BUSH: I've had a record of appointing judges in the state of Texas.


That's what a governor gets to do.



GORE: I will put Medicare and Social Security in a lockbox.



BUSH: I'm beginning to think not only did he invent the Internet, but he invented the calculator.



NADER: This is amazing. I mean, just put yourself in my place. We have an invitation here.



CHENEY: We've had eight years of promises on prescription drugs and no action. The Social Security problem has not been addressed. We have had of eight years of talk and no action.



LIEBERMAN: Bernie, Dick Cheney must be one of the few people in America who does -- who thinks that nothing has been accomplished in the last eight years. I mean, the fact is that promises were made and promises were kept. Did Al Gore make promises in 1992? Absolutely. Did he deliver? Big time.



LIEBERMAN: You're better-off than you were eight years ago too.


CHENEY: And most of it...


And I can tell you, Joe, that the government had absolutely nothing to do with it.



JIM LEHRER, MODERATOR: Governor, welcome. Vice president, welcome.



GORE: I'm sorry to tell you that, you know, there is a record here. And Texas ranks 49th out of the 50 states in health care -- in children with health care, 49th for women with health care, and 50th for families with health care.

G. BUSH: If he is trying to allege that I'm a hard-hearted person and I don't care about children, he is absolutely wrong.



LEHRER: Your running mate, your campaign officials have charged that Vice President Gore exaggerates, embellishes and stretches the facts, et cetera.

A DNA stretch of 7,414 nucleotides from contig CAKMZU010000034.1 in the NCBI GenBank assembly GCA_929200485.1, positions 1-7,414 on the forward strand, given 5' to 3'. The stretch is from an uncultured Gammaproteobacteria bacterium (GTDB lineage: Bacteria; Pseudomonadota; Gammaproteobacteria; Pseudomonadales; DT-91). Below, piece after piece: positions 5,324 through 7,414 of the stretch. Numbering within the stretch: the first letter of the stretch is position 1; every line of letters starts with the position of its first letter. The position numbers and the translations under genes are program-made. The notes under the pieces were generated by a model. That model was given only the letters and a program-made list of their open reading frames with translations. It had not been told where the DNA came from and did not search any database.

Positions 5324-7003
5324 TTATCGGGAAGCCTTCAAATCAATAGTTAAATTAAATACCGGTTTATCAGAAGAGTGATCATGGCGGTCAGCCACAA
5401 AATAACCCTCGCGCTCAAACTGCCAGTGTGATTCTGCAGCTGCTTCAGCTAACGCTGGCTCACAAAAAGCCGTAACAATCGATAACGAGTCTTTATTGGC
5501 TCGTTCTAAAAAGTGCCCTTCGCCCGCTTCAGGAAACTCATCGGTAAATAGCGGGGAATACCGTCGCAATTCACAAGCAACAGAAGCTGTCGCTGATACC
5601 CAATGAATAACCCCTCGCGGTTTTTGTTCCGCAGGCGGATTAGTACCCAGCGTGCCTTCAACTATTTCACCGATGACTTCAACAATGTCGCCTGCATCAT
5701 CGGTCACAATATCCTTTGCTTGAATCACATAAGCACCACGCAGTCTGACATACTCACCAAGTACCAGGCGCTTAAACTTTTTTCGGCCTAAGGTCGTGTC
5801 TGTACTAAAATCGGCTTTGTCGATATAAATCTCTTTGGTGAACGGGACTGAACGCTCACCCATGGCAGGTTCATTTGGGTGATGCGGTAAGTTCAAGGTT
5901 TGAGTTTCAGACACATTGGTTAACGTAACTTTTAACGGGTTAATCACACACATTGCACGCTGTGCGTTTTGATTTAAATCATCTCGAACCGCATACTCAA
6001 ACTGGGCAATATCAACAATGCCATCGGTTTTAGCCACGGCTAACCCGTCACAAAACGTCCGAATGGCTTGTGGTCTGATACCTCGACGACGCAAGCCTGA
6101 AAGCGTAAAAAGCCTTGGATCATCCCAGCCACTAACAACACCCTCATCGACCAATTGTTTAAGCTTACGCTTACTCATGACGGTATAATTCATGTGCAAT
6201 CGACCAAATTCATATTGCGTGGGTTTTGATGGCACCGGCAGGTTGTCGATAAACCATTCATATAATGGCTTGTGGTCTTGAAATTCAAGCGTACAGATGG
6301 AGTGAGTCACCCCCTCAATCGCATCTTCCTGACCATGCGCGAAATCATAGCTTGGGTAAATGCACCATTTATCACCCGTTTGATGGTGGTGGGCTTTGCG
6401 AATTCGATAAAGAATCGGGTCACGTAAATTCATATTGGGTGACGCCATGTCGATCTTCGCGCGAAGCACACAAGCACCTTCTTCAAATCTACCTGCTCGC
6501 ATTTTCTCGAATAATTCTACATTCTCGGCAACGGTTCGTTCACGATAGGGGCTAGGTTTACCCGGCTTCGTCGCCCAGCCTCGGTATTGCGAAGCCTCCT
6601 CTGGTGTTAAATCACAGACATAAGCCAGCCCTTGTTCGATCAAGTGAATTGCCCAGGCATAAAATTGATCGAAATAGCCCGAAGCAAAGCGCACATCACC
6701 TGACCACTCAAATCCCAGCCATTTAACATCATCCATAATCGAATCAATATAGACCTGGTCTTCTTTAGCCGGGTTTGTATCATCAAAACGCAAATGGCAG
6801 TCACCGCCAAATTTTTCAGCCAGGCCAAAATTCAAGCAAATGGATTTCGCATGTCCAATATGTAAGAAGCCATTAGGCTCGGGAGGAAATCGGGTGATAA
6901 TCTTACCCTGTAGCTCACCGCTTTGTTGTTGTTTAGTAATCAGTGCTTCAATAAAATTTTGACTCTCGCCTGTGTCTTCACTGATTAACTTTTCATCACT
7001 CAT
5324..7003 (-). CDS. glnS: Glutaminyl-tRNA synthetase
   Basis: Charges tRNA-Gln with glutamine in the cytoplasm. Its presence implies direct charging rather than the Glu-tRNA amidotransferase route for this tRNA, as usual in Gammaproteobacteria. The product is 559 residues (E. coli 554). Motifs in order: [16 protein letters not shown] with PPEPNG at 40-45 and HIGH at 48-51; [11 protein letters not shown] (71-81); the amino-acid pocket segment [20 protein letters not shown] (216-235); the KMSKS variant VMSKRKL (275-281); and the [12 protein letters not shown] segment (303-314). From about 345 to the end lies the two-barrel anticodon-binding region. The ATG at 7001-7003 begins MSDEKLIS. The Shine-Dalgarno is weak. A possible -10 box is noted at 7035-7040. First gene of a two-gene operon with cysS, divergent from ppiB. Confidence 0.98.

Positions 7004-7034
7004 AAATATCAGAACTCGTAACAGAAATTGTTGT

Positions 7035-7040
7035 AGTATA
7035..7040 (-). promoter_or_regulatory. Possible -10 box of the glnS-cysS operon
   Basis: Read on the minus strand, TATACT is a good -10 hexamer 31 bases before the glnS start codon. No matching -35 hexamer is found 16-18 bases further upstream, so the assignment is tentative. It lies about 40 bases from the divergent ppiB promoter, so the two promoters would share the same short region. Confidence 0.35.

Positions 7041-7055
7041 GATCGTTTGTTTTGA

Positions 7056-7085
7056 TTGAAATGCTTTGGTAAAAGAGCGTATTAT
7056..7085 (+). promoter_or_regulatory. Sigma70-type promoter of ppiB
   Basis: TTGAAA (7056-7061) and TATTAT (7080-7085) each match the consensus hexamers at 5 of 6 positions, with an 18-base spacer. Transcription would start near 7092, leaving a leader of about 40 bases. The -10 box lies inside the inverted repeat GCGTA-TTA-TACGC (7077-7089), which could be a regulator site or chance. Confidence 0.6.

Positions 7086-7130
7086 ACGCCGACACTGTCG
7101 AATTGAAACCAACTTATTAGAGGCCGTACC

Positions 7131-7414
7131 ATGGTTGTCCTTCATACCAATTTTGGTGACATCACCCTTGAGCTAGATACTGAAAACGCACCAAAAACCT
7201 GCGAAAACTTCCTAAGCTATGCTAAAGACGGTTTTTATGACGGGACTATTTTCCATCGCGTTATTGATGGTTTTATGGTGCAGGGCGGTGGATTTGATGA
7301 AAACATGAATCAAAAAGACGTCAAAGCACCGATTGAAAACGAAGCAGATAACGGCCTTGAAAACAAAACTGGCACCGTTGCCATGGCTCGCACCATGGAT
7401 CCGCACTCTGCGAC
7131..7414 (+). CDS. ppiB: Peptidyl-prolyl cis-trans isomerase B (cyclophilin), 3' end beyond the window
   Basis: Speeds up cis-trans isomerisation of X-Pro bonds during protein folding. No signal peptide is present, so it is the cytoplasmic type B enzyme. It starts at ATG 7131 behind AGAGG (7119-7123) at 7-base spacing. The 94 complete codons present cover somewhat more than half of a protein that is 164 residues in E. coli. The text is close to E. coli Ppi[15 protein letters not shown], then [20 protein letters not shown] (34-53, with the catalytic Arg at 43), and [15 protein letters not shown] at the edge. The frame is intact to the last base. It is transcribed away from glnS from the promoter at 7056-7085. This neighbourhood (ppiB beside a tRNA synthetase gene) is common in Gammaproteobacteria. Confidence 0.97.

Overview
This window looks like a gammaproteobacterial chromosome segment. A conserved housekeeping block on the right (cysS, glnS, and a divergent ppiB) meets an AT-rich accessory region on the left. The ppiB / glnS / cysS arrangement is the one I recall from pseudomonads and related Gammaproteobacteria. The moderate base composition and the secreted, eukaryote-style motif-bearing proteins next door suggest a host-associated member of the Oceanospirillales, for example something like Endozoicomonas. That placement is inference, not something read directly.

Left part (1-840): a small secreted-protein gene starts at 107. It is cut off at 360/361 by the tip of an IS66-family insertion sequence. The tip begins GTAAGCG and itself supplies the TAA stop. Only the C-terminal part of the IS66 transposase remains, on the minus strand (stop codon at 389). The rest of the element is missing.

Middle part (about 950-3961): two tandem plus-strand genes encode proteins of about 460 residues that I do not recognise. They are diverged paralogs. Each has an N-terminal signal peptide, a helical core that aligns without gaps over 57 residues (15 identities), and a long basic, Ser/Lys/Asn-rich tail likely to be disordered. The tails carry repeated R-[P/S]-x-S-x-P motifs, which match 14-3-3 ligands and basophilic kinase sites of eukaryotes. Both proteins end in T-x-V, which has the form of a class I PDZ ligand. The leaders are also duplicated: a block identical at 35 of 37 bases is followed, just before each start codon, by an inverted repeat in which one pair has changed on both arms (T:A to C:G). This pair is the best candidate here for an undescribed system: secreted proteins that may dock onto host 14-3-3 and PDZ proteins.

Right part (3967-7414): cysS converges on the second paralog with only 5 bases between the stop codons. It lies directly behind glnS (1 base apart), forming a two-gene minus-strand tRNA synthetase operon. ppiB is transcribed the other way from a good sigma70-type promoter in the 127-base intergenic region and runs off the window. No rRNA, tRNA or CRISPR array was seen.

G. BUSH: I think credibility's important. It is going to be important to be -- for the president to be credible with Congress. It's important for the president to be credible with foreign nations. And yes, I think it is something that people need to consider.



A. GORE: I can't promise that I will never get another detail wrong. I can promise you that I will try not to -- and hard.



CROWD: Let Ralph debate! Let Ralph debate!



NADER: Have fun, Debate Commission, because this is your last monopoly control.



GORE: How you doing?



LEHRER: Governor.



LEHRER: Governor, the vice president says you are wrong.

BUSH: Well, he is wrong. Just add up all the numbers. It is three times bigger than what President Clinton proposed. The Senate Budget Committee...

LEHRER: Three -- excuse me, three times...

BUSH: Bigger than what President Clinton proposed.

GORE: That's in an ad, Jim, that was knocked down by the journalist who analyzed the ad -- said it was misleading.


LEHRER: Go ahead.

BUSH: My turn?

LEHRER: Yes, sir.




GORE: During the last five years, Texas' government has gone up in size. The federal government has gone down. Texas' government has gone up.



BUSH: That is what the question in this campaign is about. It is not only what is your philosophy and what is your position on issues, but can you get things done? And I believe I can.


LEHRER: All right.

GORE: What the Dingell-Norwood bill?



BUSH: And I believe the people who pay the bills ought to get some money back. It's a difference of opinion. He wants to grow the government. And I trust you with your own money. I wish we could spend an hour talking about trusting people.



NADER: The Democrats wanted me to stay out of Wisconsin. You know what I told them.



UNIDENTIFIED MALE: One more day! One more day!



BUSH: We have laid the groundwork. And if people do what I think they are going to do, you are looking at the next president of the United States.



GORE: This is the last official stop of campaign 2000.


It's not an accident that it is here in Tampa. It is not an accident that it is in West Central Florida, because Florida may very well be the state that decides the outcome of this election.

And looking at you and hearing your enthusiasm, what I'm hearing from you is: Tonight, when the vote comes in, we're going to win Florida.




BLITZER: And that's all for this New Year's Day edition of INSIDE POLITICS. But, of course, you can go online all the time at CNN's AOL keyword: CNN. And this programming note: Join me tonight at 8:00 p.m. Eastern for "WOLF BLITZER REPORTS." Among other things, we'll have some laughs with political humorist, Mark Russell.

Before we go, a look now at some of the folks behind the scenes here at CNN who help bring you our programs throughout the year.